Monday, October 12, 2009

Korea's Chinese Food in Ellicott City

Korean restaurants serve some of Howard County's best food, and thanks to the Kevin and Ann Eat Anything blog, I have learned that they're not just limited to serving Korean food.

Kevin has written a really interesting post about Jja Jang Myun -- the Chinese cuisine that has developed in Korea and now been export to the United States. He points out that America created General Tso's chicken and the Taco Bell chalupa. They're now available around the world, but they're a hybrid cuisines -- American inventions, not catholically Chinese or Mexican.

In the same way, Chinese food migrated to Korea, where local ingredients, local tastes and local people changed it into the hybrid Jja Jang Myun. For several years, you have been able to buy Chinese-Indian dishes at Mirchi Wok in Columbia. Now, there are at least two Ellicott City restaurants where you can sample the Chinese-Korean cuisine, and Kevin lays out a primer so that you could give it a try:
  • descriptions of the three main dishes jajangmyeon, jjamppong and bokkeumbap and the side dishes that you should expect.
  • options if you want to order larger dishes meant to share -- along with directions on making a dipping sauce from the condiments on your table.
  • links to Wikipedia and other sources about the Chinese-Korean cuisine.
Check out Kevin's post for the details, but you're looking at variations on steamed noodles, soups, fried rice and other items that will be accessible to anyone who has tried Asian food. The two restaurants, Tian Chinese Cuisine and HanJoonKwan, might look Korean to the uninitiated. But they would be considered Chinese if they were in Seoul, and Kevin says the calssification here probably depends on whether you're Korean and what generation you are.

I had seen Tian down from Shin Chon Garden, but I hadn't tried yet. Now, these are definitely on my list. One day, I'd love to try to write about the variations of Chinese food around -- the Indian-Chinese and Korean-Chinese cuisines juxtaposed with the whole "authentic" versus Americanized discussion sparked by Hunan Legend's "secret" menu. For now, this is my take on Chinese restaurants (and it needs updating).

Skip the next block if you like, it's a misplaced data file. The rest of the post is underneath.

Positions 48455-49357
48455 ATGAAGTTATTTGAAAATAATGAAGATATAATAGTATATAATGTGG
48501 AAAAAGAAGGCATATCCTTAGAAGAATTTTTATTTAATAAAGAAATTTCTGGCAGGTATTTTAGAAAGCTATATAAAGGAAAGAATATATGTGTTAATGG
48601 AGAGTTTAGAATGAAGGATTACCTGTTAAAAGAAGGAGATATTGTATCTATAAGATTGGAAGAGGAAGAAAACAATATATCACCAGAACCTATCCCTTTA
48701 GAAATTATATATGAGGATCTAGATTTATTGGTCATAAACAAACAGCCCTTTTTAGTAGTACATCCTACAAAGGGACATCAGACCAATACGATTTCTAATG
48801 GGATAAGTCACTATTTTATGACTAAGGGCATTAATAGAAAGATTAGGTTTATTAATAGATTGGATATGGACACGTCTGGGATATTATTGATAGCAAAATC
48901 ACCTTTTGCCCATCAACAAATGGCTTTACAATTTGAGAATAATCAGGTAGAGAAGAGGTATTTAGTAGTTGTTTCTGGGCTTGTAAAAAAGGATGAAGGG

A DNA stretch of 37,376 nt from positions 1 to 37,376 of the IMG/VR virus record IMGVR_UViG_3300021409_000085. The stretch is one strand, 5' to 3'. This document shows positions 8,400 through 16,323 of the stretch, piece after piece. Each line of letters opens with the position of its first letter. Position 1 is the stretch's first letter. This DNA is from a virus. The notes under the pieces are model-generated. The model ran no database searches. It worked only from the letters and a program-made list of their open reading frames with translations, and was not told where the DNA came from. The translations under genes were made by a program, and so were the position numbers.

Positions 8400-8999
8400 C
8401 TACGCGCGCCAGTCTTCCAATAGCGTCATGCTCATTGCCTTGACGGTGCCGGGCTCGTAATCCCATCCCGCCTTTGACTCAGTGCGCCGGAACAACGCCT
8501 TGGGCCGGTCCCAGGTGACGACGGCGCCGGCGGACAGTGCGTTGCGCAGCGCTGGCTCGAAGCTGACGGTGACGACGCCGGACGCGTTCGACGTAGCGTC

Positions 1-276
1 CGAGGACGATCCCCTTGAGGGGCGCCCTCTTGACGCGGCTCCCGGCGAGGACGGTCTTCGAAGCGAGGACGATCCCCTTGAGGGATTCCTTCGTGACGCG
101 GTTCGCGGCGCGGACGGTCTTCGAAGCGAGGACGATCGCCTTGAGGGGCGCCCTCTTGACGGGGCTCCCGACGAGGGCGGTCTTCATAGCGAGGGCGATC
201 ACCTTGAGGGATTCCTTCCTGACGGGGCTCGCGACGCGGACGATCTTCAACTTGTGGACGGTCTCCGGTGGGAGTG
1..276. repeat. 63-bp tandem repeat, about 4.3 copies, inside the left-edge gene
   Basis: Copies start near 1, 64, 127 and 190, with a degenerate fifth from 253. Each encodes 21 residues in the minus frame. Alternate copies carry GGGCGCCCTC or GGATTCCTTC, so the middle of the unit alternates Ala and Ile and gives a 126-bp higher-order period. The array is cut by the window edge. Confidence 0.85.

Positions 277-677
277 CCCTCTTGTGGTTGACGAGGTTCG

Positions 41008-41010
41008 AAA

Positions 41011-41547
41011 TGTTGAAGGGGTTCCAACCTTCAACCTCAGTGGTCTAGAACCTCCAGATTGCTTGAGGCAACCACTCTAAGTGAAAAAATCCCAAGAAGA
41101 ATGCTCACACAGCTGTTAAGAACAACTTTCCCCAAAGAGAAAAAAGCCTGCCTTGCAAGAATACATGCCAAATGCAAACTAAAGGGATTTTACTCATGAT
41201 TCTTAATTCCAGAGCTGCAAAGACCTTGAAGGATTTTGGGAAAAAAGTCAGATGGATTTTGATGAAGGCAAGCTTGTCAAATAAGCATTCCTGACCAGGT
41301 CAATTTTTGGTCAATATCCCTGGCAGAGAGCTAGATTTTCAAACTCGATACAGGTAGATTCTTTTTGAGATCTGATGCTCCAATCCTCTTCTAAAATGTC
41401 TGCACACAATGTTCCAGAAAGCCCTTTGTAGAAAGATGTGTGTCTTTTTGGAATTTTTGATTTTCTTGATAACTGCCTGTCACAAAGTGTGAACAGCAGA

For more about Tian, check out the Yelp! review by Su K., who gave a funny, detailed review and mentions Da Rae Won in Beltsville. Previously, I linked to Kevin and Ann posts about Sushi King and Touche Touchet. Definitely keep them in mind if you read local food blogs. If you want more, check out my post about Asian food in Howard County.

(Same shopping center as Sal's)
9338 Baltimore National Pike
Ellicott City, MD 21042

Tian Chinese Cuisine
Lotte Shopping Center
8151 Baltimore National Pike
Ellicott City, MD 21043

(Photo taken from Kevin and Ann Eat Anything.)


cdarl said...

This is kind of off topic. Have you ever seen kewpie mayonnaise at any of the ethnic markets you have reviewed? I heard it is the best mayo to use to make the spicy sauce for sushi. Thanks.

EastCoastMatt said...

one thing nice about tian, if you order one of the big dishes (ie kkampongi or tangsooyuk), you get one free bowl of either jjajangmyun or jjampong.

HowChow said...

cdarl -- I have not noticed kewpie mayo, although I will keep an eye out next time. I buy mayo infrequently and tend not to look for "American" staples in the Super H.

Mathew -- Tell me more about Tian. What do you like? What should I try? Any tips or observations?

Anonymous said...

@cdarl you can get kewpie mayo at any of the major Asian groceries (Lotte, HMart, etc.)

Anonymous said...

Don't look for the Kewpie mayo where regular mayo is shelved at Lotte. I was just there this morning and it is stocked with the sushi soy sauces.

EastCoastMatt said...

For me, growing up with 'korean chinese' cuisine, there really isn't much to say about it. It's a standard jajangmyun joint. has the normal jajangmyun & jjampong (and things like omurice, which is just fried rice in a sheet of egg topped with ketchup). The noodles aren't anything spectacular (not house made. some of the nicer places do that).

I usually avoid the ssamsung variety, because most places, all the 'seafood' version means is adding about 5 small shrimp, i haven't ordered it specifically at tian, so they MAY do something more there.

The tangsooyuk can also be ordered as a chicken tangsooyuk. but yeah, the sauce is very sweet. i'm a big fan of the kkangpongi. one thing though, if you do takeout, the fried crunch really doesn't hold up well.

oh, also, you can find the chinese korean food at almost every korean restaurant. it's usually tucked in the last page (but, if everyone in the party gets the chinese korean food, you'll only get the danmuji/onions, and kkacktoogi (the radish version of the kimchee), and not the usual spread of banchan that the restaurant offers.

marykate said...

hmmm I've had Korean Chinese food (though I'm no expert) but I've never thought about Indian style Chinese food. I really want to try it now. I just looked up restaurants around me and found one called Chinese Mirch. People say to try lollipop chicken...

John Thacker said...

and things like omurice, which is just fried rice in a sheet of egg topped with ketchup

omurice, incidentally, is Japanese-invented "western food" (洋食) much like the American-invented "Chinese food."

Also, some of the Indian buffets in the area aimed at Indians have Indian Chinese food.

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